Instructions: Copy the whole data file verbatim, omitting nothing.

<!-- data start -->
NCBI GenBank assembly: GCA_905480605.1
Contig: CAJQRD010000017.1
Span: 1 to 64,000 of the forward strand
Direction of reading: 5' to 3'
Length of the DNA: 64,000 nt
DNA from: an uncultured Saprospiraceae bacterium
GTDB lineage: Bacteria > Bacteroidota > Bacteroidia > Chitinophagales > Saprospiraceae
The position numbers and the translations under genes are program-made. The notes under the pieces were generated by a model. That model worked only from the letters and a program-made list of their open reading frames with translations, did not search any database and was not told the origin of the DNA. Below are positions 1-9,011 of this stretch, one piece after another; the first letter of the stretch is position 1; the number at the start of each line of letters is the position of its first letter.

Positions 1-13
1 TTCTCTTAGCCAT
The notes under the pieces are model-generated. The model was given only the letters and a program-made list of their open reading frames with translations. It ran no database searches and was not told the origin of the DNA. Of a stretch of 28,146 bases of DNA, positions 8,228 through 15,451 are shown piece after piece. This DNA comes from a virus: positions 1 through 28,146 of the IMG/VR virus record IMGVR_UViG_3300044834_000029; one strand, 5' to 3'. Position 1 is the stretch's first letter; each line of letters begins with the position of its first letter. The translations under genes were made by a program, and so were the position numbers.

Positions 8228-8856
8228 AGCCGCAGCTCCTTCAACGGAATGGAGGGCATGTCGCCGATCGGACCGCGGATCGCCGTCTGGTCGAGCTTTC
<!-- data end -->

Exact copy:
NCBI GenBank assembly: GCA_905480605.1
Contig: CAJQRD010000017.1
Span: 1 to 64,000 of the forward strand
Direction of reading: 5' to 3'
Length of the DNA: 64,000 nt
DNA from: an uncultured Saprospiraceae bacterium
GTDB lineage: Bacteria > Bacteroidota > Bacteroidia > Chitinophagales > Saprospiraceae
The position numbers and the translations under genes are program-made. The notes under the pieces were generated by a model. That model worked only from the letters and a program-made list of their open reading frames with translations, did not search any database and was not told the origin of the DNA. Below are positions 1-9,011 of this stretch, one piece after another; the first letter of the stretch is position 1; the number at the start of each line of letters is the position of its first letter.

Positions 1-13
1 TTCTCTTAGCCAT
The notes under the pieces are model-generated. The model was given only the letters and a program-made list of their open reading frames with translations. It ran no database searches and was not told the origin of the DNA. Of a stretch of 28,146 bases of DNA, positions 8,228 through 15,451 are shown piece after piece. This DNA comes from a virus: positions 1 through 28,146 of the IMG/VR virus record IMGVR_UViG_3300044834_000029; one strand, 5' to 3'. Position 1 is the stretch's first letter; each line of letters begins with the position of its first letter. The translations under genes were made by a program, and so were the position numbers.

Positions 8228-8856
8228 AGCCGCAGCTCCTTCAACGGAATGGAGGGCATGTCGCCGATCGGACCGCGGATCGCCGTCTGGTCGAGCTTTC